I am a proponent and I believe in the advocacy of medical marijuana. We see football players in Alabama getting busted. We see – we need to get it out. We need to move it and realize that is something that can help the human body.

It helps athletes. I didn’t start smoking until my last two months before I was a pro. And I believe if I would’ve smoked while I was playing, I probably still would be playing.

Marijuana is already legal in Colorado (where the Nuggets play), Oregon (where the Trail Blazers play), Washington and Alaska. Medical marijuana is legal in numerous other states. The nation is definitely trending toward legalization.

If that continues, why shouldn’t NBA players be permitted to use the drug? It can be an effective method for treating pain – which is quite common in a profession that requires such intensive physical labor.

The 52-year-old Salley is obviously exaggerating about still played today if he smoked weed, but maybe his career would’ve lasted longer. Shouldn’t players determine for themselves what legal methods they can follow to manage injuries?

Perhaps, they’re already taking Salley’s advice.

Former NBA player Paul Shirley: ‘Of course’ John Wall and Bradley Beal dislike each other.

ATLANTA, GA - MARCH 21:  John Wall #2 and Bradley Beal #3 of the Washington Wizards react in the final seconds of their 117-102 win over the Atlanta Hawks at Philips Arena on March 21, 2016 in Atlanta, Georgia.  NOTE TO USER User expressly acknowledges and agrees that, by downloading and or using this photograph, user is consenting to the terms and conditions of the Getty Images License Agreement.  (Photo by Kevin C. Cox/Getty Images)
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John Wall and Bradley Beal admitted they clash on the court.

That caused controversy as the outside world expressed dismay at the Wizards guards’ attitudes.

Paul Shirley – who played for the Hawks, Bulls and Suns from 2003-05 – shrugged.

Paul Shirley on NBA.com:

What I learned, when I got to the NBA, was that my dreams of fraternity were naïve ones. I sat in locker rooms where players barely spoke to one another. I endured team plane rides where one guy stared daggers at the next because of a contract dispute.

Consequently, I barely batted an eye at the recent “revelation” that Bradley Beal and John Wall don’t much like one another.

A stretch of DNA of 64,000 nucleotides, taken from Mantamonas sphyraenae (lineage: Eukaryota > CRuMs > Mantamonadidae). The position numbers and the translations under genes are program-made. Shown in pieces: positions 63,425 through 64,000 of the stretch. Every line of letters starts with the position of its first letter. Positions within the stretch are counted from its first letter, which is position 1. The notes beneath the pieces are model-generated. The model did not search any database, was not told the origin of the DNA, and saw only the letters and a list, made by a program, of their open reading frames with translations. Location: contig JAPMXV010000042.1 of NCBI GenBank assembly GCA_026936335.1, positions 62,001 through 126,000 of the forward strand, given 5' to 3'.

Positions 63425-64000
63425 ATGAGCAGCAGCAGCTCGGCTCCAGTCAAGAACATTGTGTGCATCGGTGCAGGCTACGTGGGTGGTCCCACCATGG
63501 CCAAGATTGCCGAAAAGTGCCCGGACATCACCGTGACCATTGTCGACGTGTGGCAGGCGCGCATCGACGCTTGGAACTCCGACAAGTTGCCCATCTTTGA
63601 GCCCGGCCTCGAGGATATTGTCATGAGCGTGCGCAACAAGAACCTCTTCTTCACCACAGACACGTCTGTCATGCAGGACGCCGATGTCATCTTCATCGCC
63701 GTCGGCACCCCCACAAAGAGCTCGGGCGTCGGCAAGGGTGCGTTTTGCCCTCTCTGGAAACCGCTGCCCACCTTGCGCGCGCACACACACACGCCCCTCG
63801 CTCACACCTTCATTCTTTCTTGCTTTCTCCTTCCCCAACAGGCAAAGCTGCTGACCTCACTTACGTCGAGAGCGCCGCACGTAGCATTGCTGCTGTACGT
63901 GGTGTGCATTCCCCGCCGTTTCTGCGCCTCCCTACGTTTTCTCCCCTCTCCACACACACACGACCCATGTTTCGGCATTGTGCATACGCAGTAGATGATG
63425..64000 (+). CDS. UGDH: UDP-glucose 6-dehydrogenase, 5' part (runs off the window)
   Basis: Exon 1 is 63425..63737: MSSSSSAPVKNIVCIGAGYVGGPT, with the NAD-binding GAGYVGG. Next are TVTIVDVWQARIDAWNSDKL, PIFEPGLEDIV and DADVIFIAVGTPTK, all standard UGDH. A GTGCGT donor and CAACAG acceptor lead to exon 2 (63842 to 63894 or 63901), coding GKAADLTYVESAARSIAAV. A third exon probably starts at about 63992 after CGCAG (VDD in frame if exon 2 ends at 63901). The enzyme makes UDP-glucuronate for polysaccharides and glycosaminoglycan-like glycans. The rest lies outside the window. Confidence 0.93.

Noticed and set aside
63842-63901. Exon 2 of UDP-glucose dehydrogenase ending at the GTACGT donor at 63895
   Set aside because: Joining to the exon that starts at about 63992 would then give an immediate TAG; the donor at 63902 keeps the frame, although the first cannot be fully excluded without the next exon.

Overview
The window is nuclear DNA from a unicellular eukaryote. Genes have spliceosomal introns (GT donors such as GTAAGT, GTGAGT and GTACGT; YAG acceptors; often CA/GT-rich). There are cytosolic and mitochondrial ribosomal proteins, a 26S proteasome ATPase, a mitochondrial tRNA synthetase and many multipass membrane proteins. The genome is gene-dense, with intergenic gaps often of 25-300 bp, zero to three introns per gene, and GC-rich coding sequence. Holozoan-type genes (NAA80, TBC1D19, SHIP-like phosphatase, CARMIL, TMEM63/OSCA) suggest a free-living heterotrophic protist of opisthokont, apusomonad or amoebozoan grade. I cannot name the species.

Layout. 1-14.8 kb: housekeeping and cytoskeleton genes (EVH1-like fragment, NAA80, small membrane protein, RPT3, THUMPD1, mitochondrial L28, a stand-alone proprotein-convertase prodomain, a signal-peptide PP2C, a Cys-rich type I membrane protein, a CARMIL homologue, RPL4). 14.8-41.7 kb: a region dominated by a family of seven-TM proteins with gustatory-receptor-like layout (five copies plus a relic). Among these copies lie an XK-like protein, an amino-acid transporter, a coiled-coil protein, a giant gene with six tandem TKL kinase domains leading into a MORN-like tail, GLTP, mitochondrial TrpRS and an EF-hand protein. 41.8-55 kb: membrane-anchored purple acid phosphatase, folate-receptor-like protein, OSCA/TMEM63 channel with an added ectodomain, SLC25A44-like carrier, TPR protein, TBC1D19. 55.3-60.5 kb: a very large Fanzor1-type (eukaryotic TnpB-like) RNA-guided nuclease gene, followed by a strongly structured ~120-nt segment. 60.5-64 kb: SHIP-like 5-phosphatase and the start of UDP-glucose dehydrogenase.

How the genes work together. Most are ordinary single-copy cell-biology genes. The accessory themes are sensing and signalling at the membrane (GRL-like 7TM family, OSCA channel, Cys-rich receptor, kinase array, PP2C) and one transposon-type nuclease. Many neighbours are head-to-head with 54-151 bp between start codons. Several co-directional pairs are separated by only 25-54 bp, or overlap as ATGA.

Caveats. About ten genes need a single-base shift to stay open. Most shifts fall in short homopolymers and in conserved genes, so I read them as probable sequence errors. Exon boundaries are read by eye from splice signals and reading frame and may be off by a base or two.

Of course they don’t like each other, I thought. That’s just the way it is.

This is a secret of the NBA: Not all teammates get along. Some are friends, but many are just coworkers – and consider your relationship with your coworkers. Frequent travel for work and the closed-off nature of locker rooms can push players toward forging bonds – but those conditions can also magnify any rifts.

In theory, Wall (a slashing passer) and Beal (an outside shooter) should complement each other well. But it’d be hard to find a team where each of the top two scorers doesn’t believe he should get more shots.

The successful teams manage that tension productively. They can convince each player to accept a role, sacrifice and contain his displeasures.

Maybe the Wizards can get there.

But that – not a fantasy friendship between Wall and Beal – should be the goal.

Report: Lance Stephenson to work out for Pelicans

NEW ORLEANS, LA - OCTOBER 30:  Anthony Davis #23 of the New Orleans Pelicans looks to pass the ball around Lance Stephenson #1 of the Indiana Pacers at the New Orleans Arena on October 30, 2013 in New Orleans, Louisiana. NOTE TO USER: User expressly acknowledges and agrees that, by downloading and/or using this photograph, user is consenting to the terms and conditions of the Getty Images License Agreement.  (Photo by Chris Graythen/Getty Images)
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Two years ago, Lance Stephenson was 23 years old and nearly an All-Star.

Now, he’s stuck trying out for a team without an open regular-season roster spot.

Brett Dawson of The Advocate:

The Pelicans have 15 players – the regular-season roster limit – with guaranteed salaries plus Chris Copeland, Robert Sacre and Shawn Dawson on unguaranteed deals.

In other words, Stephenson is trying out just to enter a competition for a roster vacancy that doesn’t even exist.

New Orleans has taken major steps to add perimeter help this summer, drafting Buddy Hield and signing E’Twaun Moore, Langston Galloway and Solomon Hill. If he somehow makes the team, Stephenson likely wouldn’t make the rotation, even with Tyreke Evans injured.

Still, Stephenson is just 25, and he showed major talent with the Pacers just two years ago. He made positive contributions to the Grizzlies last season, too.

But a disastrous stint with the Hornets and an underwhelming run with the Clippers weigh down his résumé.

Stephenson probably did enough in Memphis to prove he still has NBA-caliber ability. More than anything, he’ll have to convince the Pelicans – and other potential suitors – he has the right attitude to work in the league.